Four Fitness-Resistant Spots That Just Need Surgery
On a weekly basis, I consult with patients who are looking to contour one area or another of their bodies. In most cases, the patient has been trying to fix things on their own, through diet and exercise. I will hear things like, “I have been working out regularly, and I am getting much more fit overall, but this thing just doesn’t seem to go down.” They continue to describe dieting efforts, targeted weight-training, and various other strategies, all ending with the helplessness of feeling like they are getting nowhere. In many cases, they are not wrong.
While overall health and fitness are greatly impacted by working out and nutritional optimization, there are body areas that can resist all of that hard work. Whether genetically determined or hormonally supported, these are the spots that can really bend your brain. While they are usually fatty areas with disproportionate fat stores, they do not release that fat as readily as other areas when the patient loses weight overall. In some cases, even with large volumes of weight loss, the bulge can remain stubbornly in place, barely smaller than it used to be. In these cases, the only way to remove it, usually, is through surgery.
One of the best examples of this type of area is the double-chin. I have had patients who weigh 100lbs come in with a huge fat deposit on their necks, to the point where it is difficult to imagine how that got there. Sometimes, the problem is the ankle, where contour prevents a separation between the calf muscles and the slimmer ankle, and everything just looks like a solid block on the way down. The love handles are another prime spot, especially for men, where even after three hundred crunches a day, the results may be flat out defeating. The belly is tough to imagine being diet and exercise resistant, because the fat inside the abdomen (under the muscles) responds so quickly, even in real time, to large meals or big workouts. But the fat right under the skin, especially in the lower abdomen, is particularly stubborn, especially in women who have had children. Those are the stores that the body creates for baby-care; and those are the stores that it will refuse to let go of until the bitter end.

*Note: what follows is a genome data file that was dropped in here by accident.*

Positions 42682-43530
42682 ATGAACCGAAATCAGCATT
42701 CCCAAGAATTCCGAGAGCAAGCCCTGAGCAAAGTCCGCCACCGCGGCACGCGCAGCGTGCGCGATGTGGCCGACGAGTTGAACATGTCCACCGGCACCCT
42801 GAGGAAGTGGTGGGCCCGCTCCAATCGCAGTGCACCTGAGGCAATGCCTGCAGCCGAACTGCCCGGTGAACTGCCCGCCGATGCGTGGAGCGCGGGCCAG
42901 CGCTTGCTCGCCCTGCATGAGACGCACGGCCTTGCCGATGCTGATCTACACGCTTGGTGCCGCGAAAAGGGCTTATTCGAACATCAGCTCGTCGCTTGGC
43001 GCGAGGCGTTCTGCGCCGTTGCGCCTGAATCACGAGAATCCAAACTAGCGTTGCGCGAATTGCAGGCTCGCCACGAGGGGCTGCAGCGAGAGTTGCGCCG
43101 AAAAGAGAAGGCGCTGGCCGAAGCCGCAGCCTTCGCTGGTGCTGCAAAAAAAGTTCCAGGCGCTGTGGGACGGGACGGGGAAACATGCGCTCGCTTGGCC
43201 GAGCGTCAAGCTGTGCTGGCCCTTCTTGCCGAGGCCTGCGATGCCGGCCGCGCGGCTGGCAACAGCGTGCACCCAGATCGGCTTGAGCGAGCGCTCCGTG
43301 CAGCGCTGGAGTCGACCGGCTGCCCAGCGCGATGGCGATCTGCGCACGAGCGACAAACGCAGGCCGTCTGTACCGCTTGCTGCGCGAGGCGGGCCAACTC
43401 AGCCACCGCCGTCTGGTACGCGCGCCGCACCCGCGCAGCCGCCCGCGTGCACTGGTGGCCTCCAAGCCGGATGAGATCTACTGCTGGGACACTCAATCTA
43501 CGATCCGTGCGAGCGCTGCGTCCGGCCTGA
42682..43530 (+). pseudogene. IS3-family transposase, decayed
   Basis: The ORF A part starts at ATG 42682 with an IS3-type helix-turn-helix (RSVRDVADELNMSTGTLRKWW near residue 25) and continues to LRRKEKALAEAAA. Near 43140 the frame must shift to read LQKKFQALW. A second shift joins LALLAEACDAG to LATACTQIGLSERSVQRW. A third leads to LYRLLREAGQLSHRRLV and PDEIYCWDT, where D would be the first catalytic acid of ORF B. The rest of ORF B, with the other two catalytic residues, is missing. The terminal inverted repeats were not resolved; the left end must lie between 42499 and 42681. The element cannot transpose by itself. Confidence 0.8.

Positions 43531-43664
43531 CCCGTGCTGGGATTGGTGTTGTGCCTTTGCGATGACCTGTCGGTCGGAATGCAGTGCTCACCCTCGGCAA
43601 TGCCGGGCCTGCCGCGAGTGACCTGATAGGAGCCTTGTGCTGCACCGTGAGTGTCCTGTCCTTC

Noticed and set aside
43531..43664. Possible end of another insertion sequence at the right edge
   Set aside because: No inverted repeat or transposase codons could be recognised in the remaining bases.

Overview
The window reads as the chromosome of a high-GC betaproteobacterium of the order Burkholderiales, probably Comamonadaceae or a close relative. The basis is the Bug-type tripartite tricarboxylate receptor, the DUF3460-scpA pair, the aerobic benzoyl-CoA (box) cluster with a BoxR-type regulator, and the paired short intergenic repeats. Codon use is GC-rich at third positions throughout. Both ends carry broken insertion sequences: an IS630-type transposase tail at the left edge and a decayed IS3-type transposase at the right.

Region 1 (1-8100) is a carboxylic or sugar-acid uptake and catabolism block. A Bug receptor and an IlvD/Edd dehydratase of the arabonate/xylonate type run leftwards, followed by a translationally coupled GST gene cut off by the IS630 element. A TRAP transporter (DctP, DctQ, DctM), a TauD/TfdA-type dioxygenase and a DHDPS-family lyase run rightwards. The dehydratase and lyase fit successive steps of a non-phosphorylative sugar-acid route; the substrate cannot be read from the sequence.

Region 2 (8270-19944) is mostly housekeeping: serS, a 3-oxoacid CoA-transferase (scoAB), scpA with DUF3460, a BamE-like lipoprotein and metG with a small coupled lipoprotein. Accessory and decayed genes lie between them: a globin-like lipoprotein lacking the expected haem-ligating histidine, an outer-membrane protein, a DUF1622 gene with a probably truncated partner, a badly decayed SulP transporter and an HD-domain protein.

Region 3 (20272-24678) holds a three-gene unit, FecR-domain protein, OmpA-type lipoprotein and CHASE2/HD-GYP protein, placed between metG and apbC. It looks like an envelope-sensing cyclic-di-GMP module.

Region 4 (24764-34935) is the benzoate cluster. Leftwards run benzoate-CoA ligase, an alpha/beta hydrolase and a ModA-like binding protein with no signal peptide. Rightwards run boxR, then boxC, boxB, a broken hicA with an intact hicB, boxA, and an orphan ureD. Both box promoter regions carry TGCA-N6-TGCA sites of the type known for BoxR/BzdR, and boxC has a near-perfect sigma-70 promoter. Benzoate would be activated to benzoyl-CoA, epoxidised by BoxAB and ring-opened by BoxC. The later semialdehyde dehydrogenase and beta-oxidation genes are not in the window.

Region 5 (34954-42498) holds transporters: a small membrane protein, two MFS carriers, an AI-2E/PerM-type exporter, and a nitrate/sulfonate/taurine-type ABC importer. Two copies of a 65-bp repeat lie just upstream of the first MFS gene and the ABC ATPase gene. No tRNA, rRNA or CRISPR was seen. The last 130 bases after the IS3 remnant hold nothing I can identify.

Patients tell me all the time, “I know I am consulting for surgery, but maybe I should just work out more, right?” In some cases, that is the truth. But in many cases, the contour frustration that they are experiencing is not the result of lack of willpower or determination. Sometimes it is just the luck of the draw, and there is nothing they could actively do to get rid of the problem. This is especially frustrating after putting in all that work in the first place. Faced with a motivated, healthy, fit patient, who just has a simple contour problem that could be fixed in a few hours, my answer is often the same: “What better reward could there be for all of your hard work?” After all, no one will see that 8-pack if it’s trapped underneath a layer of grandpa’s gut for all of eternity.